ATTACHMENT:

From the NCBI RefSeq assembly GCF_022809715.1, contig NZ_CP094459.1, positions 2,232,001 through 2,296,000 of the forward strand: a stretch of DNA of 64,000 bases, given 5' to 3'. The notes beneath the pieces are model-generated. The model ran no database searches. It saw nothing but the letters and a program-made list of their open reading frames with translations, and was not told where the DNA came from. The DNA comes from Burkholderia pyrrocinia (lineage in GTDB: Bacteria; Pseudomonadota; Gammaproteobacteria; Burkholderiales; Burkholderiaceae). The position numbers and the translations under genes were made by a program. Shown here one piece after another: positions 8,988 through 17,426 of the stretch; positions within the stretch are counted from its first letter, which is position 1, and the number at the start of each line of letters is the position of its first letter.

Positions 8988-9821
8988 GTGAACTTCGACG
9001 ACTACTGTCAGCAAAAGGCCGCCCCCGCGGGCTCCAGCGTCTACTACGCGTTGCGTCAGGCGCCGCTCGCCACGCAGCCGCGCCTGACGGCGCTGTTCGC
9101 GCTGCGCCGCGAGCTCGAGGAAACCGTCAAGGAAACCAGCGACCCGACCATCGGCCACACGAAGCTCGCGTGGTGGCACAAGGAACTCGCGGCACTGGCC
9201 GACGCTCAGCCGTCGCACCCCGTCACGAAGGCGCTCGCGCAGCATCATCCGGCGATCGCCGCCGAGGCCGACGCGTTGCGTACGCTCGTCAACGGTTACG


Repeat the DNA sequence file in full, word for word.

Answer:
From the NCBI RefSeq assembly GCF_022809715.1, contig NZ_CP094459.1, positions 2,232,001 through 2,296,000 of the forward strand: a stretch of DNA of 64,000 bases, given 5' to 3'. The notes beneath the pieces are model-generated. The model ran no database searches. It saw nothing but the letters and a program-made list of their open reading frames with translations, and was not told where the DNA came from. The DNA comes from Burkholderia pyrrocinia (lineage in GTDB: Bacteria; Pseudomonadota; Gammaproteobacteria; Burkholderiales; Burkholderiaceae). The position numbers and the translations under genes were made by a program. Shown here one piece after another: positions 8,988 through 17,426 of the stretch; positions within the stretch are counted from its first letter, which is position 1, and the number at the start of each line of letters is the position of its first letter.

Positions 8988-9821
8988 GTGAACTTCGACG
9001 ACTACTGTCAGCAAAAGGCCGCCCCCGCGGGCTCCAGCGTCTACTACGCGTTGCGTCAGGCGCCGCTCGCCACGCAGCCGCGCCTGACGGCGCTGTTCGC
9101 GCTGCGCCGCGAGCTCGAGGAAACCGTCAAGGAAACCAGCGACCCGACCATCGGCCACACGAAGCTCGCGTGGTGGCACAAGGAACTCGCGGCACTGGCC
9201 GACGCTCAGCCGTCGCACCCCGTCACGAAGGCGCTCGCGCAGCATCATCCGGCGATCGCCGCCGAGGCCGACGCGTTGCGTACGCTCGTCAACGGTTACG